• Finally, our research may not actually answer the question being asked!

I suspect the following challenges will remain with us for a long time, based on  NCHRP Active Implementation: Moving Research into Practice, posted at

For the research community, the ghost of people not adopting our great ideas haunts the adoption of our “great efforts”.  But we must understand what the client may do with the research once it has been delivered, which may depend upon how we communicate before, during and after the research process!

Crossing over the U.S-Mexican Border

Recently, Teen Vogue highlighted how crossing the U.S. border remains a daily reality for most people. The author focused on four stories: travel for work, school, shopping and family, although there are other reasons, such as medical or tourism. The article sited a Bureau of Transportation Statistics website which complied numbers, mode and locations crossings into the United States. And BTS does not report illegal crossings…that is Customs and Border Protection’s information.

So in 2018, the largest U.S. crossings with Mexico are shown on the following map

So, there are a few crossings in Southern California, El Paso, and the lower Rio Grande Valley with the largest passenger crossings, mostly by automobile or walking. The largest bus crossings are in Laredo, but the largest Pedestrian and automobile crossings occurred in San Ysidro and El Paso.

No one simply travels across the border just to say, “well I was in “so-and-so””, (well, unless you are interested in joining the Traveler’s Century Club.) Sometimes, we forget that for each data point, there is a reason why someone wanted to enter the United States. But for local and national groups, it is just as important to know the total number and location of how people entered the United States to assist in planning infrastructure and operational needs or to quantify the border’s economic contribution activity.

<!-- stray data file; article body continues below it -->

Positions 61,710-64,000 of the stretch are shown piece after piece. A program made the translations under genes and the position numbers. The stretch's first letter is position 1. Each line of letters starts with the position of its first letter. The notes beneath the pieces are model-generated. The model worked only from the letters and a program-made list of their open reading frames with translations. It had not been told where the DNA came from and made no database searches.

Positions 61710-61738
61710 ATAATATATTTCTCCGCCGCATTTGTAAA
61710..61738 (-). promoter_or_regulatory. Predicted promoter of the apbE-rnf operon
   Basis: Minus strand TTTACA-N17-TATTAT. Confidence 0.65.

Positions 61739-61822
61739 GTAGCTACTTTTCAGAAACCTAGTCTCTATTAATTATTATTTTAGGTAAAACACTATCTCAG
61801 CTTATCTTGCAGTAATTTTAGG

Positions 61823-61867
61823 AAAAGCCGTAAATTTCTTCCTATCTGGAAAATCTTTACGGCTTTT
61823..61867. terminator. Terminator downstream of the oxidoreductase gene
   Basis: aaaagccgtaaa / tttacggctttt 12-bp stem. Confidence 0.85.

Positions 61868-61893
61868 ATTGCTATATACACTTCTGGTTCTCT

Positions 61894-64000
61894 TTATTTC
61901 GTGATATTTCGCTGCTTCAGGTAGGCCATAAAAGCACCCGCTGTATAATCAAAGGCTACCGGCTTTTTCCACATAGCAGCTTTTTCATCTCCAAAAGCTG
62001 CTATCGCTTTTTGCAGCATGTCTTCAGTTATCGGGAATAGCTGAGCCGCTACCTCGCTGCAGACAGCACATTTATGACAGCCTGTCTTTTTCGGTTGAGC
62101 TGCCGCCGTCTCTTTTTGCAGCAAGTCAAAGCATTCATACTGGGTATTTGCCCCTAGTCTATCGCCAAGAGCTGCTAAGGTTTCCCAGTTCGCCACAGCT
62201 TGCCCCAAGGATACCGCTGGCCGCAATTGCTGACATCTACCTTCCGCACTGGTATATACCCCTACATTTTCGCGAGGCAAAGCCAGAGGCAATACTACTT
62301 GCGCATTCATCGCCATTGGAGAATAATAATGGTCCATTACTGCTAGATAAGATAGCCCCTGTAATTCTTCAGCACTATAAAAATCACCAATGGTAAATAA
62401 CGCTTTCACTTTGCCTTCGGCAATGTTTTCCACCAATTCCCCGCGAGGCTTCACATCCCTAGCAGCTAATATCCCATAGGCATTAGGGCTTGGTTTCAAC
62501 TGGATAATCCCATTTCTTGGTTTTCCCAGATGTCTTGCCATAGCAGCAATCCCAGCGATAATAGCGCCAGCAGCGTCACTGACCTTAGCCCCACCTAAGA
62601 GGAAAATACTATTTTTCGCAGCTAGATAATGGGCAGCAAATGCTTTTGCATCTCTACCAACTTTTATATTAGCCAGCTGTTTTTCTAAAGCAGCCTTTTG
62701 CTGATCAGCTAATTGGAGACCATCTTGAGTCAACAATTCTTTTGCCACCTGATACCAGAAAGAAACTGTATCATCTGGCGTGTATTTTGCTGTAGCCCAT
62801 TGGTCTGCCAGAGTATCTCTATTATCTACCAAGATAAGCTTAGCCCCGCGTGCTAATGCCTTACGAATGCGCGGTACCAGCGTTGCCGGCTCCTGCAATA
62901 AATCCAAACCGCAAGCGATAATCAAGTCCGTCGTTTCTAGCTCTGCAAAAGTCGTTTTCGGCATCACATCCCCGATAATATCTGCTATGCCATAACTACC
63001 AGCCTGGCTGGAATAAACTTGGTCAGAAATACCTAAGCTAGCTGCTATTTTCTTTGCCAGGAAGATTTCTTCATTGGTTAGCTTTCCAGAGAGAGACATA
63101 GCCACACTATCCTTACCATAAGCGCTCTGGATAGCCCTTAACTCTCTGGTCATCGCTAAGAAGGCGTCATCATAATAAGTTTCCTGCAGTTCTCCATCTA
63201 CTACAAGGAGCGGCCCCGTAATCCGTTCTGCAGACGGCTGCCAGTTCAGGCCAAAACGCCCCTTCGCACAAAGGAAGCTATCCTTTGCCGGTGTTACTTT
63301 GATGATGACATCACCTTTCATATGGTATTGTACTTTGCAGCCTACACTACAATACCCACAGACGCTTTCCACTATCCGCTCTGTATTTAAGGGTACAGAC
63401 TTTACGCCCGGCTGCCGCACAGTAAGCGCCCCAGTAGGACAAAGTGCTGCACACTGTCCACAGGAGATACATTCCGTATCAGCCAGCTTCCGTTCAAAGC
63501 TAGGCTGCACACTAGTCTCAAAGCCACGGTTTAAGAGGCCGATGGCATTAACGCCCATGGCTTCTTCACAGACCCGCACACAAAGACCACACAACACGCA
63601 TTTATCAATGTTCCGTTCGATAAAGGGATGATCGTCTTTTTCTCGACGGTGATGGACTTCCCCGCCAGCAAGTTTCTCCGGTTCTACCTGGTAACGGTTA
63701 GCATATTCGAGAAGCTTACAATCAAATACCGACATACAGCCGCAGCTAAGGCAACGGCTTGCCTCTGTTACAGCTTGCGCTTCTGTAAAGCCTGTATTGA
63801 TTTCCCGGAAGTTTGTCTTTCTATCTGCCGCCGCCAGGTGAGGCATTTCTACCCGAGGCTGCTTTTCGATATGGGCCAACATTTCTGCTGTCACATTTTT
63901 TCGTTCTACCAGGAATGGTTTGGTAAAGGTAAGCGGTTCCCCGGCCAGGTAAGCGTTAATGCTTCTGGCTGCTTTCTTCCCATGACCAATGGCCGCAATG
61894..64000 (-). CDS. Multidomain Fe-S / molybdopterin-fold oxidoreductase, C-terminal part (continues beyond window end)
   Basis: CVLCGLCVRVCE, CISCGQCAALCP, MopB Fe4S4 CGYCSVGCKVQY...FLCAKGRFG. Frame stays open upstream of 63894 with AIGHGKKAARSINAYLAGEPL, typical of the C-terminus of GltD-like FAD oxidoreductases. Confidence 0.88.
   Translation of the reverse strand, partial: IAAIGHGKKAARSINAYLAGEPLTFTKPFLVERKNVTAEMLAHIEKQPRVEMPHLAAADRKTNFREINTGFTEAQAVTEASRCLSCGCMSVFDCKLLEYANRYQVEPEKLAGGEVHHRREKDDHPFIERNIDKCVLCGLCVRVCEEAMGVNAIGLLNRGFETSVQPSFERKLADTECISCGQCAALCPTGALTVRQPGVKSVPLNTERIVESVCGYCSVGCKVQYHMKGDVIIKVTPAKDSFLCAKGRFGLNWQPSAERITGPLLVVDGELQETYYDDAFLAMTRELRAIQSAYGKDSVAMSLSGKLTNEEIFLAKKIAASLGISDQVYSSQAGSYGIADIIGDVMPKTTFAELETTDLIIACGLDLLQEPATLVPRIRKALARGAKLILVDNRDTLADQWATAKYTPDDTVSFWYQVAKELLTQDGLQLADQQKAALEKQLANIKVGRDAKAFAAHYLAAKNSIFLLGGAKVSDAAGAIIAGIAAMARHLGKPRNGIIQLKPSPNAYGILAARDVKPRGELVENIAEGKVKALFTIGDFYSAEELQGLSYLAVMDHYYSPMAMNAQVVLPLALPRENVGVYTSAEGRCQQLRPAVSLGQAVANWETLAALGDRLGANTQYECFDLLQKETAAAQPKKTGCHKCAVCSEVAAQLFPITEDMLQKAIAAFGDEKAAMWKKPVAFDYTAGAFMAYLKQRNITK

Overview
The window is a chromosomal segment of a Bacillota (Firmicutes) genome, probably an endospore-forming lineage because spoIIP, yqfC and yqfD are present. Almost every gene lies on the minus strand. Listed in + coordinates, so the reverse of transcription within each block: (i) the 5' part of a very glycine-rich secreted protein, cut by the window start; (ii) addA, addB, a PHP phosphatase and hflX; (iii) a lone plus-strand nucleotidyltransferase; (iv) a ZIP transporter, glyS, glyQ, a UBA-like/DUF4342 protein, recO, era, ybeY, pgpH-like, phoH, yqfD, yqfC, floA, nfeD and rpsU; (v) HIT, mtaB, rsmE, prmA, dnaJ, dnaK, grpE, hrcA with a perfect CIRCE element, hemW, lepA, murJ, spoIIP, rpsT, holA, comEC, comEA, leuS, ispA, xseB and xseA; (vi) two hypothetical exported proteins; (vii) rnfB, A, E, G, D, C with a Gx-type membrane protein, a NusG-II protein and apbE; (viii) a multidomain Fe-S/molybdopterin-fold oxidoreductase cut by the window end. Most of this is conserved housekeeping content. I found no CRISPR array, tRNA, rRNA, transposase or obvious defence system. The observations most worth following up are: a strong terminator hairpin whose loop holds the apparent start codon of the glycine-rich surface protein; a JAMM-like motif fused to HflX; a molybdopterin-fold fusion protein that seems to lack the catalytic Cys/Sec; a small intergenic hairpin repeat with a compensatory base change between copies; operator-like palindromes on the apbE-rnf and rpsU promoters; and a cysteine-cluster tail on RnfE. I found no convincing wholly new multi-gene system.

How the graph was created: Downloaded a custom table from BTS Border Crossing Database, converted the file into Excel to fix the geography, and than imported in Tableau.

Related databases:
The BTS information does not include passenger flights, which are reported here

There is some information on commercial freight traffic, such as trains and trucks,which is presented below for 2018. For a fuller comparison of commercial freight transportation across the borders, go TransBorder Freight Data.

Does Counting Matter

I am reminded of this Peanuts cartoon. Linus tells Lucy not to count the snowflakes for he already knows the answer. (We can argue that maybe Linus is a seasoned researcher, but I’m sure he was outside earlier doing what Lucy was doing.)

And what is counting, but simply putting a sequence such as “1, 2, 3,…”.  I could type any number on a keyboard and generate data.  When we look at data, sometimes we can get so absorbed in knowing a number that we forget why knowing a number matters.  What benefit is it for Linus or Lucy to know the numbers of snowflakes? No one measures a single snowflake, but rather snowflakes, as the aggregate matters.  For example, one snowflake weighs nothing, but too many can collapse a roof.

There remains a need to count and observe the world, and I am guilty of looking for data when I do research.  So, statistical and data approaches are warranted to make sure we have sound information to make a decision.  While it is easy to measure snowflakes or other actions, sometimes transportation and economic data is not as clearly observed.  Understanding what is needed to be known helps us see the world before we go outside to count snowflakes.